Freedom and Poverty:A Look At the Struggle of African Canadians
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By: Nima Shirali
As one passes through the east or west ends of Toronto, it would not be difficult to discern the fact that Canadians of African descent are most affected by poverty. After a thorough analysis of the causes of such a phenomenon, I have concluded that neo-conservative policies, along with corporate influence are the most significant causal factors explaining the plight of African Canadians.
In Canada, many social programs fall within provincial jurisdiction. This fact is significant when provincial politics in Canada has been dominated by neo-conservative, right-wing governments. These governments, many of which are presently incumbent, have perpetuated the social pattern of poverty within African Canadians. This has been the result of the blatant disregard for groups affected by poverty, and by the prioritization of policies such as corporate tax breaks over policies, which would alleviate impoverishment. This clearly reveals the provincial governments’ emphasis placed on corporate, rather than public welfare.
Instead of identifying the root causes and implementing measures to mitigate the problem, the governments have intensified their attempts to quell the consequences of poverty. Clearly, such consequences can be exemplified with the increase in the crime rates in impoverished neighborhoods. The significant increase in the police presence in Canada’s poverty-stricken areas is a suitable example of the government response to the consequences, rather than the causes, of poverty. It is unquestionable that measures to encounter only the consequences of poverty do not serve as an effective means to solve the issue. This is because the problem will persist until the root causations are realized and radical measures are taken to dismantle the fundamental elements, which cause poverty.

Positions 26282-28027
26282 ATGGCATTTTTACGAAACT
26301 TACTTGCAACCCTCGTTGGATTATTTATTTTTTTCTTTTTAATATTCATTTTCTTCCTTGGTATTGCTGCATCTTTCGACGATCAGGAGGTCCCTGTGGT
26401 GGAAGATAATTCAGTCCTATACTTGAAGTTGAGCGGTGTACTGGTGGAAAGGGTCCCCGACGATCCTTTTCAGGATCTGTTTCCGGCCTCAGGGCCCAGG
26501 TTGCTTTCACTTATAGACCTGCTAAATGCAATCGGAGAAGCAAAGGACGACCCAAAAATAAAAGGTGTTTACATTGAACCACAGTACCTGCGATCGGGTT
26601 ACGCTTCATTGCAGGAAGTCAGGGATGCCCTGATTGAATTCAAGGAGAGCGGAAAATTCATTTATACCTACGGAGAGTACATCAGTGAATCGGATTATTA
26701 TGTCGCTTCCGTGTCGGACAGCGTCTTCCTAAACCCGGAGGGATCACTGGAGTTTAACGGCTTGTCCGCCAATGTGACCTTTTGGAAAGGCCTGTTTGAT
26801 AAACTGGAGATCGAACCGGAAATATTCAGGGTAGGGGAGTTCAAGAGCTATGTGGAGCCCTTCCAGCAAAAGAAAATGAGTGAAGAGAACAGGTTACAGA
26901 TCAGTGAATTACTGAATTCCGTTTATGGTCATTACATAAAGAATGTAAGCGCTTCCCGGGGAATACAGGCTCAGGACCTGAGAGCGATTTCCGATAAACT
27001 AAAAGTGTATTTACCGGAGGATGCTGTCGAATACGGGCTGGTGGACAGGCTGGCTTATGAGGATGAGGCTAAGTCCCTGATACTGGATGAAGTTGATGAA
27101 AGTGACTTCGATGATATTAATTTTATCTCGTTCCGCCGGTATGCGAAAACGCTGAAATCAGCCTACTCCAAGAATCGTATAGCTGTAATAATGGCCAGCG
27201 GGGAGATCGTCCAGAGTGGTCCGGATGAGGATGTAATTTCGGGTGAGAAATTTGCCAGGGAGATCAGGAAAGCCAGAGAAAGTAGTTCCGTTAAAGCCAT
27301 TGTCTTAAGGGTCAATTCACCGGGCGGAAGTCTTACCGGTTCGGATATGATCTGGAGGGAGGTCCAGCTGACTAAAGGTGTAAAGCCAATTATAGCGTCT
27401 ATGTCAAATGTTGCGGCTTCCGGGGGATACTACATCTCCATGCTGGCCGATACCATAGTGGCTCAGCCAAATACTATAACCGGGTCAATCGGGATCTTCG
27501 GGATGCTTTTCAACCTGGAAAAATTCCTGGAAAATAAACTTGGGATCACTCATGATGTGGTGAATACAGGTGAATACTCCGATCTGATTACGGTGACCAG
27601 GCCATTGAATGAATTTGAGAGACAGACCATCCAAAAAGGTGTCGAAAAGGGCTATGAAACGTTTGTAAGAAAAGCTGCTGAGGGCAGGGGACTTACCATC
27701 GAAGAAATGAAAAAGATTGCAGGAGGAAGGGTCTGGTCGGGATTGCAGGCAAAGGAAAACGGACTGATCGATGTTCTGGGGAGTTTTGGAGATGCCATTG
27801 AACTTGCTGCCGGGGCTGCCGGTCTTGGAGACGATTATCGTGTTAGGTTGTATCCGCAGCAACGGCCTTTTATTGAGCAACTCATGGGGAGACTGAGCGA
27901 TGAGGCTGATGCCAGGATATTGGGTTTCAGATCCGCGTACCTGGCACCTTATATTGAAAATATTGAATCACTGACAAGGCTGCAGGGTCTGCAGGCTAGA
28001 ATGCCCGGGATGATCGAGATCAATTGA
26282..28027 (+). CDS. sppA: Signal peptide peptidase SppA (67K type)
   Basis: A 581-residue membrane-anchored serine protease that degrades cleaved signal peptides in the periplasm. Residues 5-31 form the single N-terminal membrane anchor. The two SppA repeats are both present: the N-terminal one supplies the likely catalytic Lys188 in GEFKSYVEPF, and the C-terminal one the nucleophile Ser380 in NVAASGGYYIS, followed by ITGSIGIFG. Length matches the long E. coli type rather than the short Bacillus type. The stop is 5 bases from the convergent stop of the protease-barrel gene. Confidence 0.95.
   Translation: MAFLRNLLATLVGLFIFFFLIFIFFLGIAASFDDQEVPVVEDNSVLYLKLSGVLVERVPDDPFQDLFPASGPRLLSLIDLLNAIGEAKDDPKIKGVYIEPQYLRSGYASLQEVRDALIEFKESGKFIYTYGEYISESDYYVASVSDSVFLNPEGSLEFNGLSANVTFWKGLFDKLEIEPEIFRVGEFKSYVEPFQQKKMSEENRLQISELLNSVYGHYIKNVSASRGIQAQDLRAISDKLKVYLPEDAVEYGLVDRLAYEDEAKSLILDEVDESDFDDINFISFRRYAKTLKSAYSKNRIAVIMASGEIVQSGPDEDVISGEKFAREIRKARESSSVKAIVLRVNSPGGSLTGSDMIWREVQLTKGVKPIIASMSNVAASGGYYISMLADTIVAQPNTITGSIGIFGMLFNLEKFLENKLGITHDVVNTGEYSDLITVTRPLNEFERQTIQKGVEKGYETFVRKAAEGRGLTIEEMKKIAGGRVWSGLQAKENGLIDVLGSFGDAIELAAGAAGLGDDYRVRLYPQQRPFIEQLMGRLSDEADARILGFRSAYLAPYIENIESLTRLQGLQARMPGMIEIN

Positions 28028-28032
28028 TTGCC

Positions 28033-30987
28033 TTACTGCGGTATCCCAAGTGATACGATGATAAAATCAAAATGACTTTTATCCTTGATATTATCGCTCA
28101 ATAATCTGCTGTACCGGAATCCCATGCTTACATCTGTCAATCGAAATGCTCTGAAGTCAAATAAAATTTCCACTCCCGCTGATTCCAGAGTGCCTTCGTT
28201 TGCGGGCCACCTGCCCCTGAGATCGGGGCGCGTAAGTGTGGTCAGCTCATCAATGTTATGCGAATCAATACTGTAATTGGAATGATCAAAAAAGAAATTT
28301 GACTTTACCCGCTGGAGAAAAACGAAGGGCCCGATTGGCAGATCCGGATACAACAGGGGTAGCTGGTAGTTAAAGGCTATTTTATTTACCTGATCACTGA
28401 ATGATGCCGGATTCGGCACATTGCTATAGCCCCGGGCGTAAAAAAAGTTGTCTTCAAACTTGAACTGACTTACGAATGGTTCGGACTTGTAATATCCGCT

An increase in the presence of police forces in black neighborhoods has, and will continue to lead to generalizations and racist stances against the residents of these areas. Having the authority to control police forces, Canada’s provincial and municipal governments are to a certain extent responsible for such generalizations. The most common generalization is the fiction that the commission of crime is more likely to be seen in black neighborhoods simply because the residents are black. However, despite the media’s implicit suggestion validating this generalization, leading criminologists have stated that crime is indeed linked with economic stature, but not with race.
Aside from government policies, corporate endeavors have exacerbated the problem of poverty in Canada. It is interesting that Toronto’s largest shopping centers are within five to ten minutes driving distance from the most impoverished neighborhoods. To explicate this reality, it would be helpful to look at the causes of such corporate undertakings. It is fair to say that private corporations have realized the fact that the lack of education seen in impoverished groups can be exploited. This lack of education has helped corporations manufacture artificial needs within poverty-stricken groups. Unfortunately, the impoverished and vulnerable groups within society have not resisted this exploitation.
Easily influenced by advertisements seen in the media, which are a means of preserving the capitalist machine, impoverished groups spend a significant amount of their time in shopping centers. Sadly, this serves to perpetuate the very economic system, which is culpable for their plight. This perpetuation is seen through the building and expanding of large shopping centers (some of which are the size of small cities), in and around impoverished neighborhoods.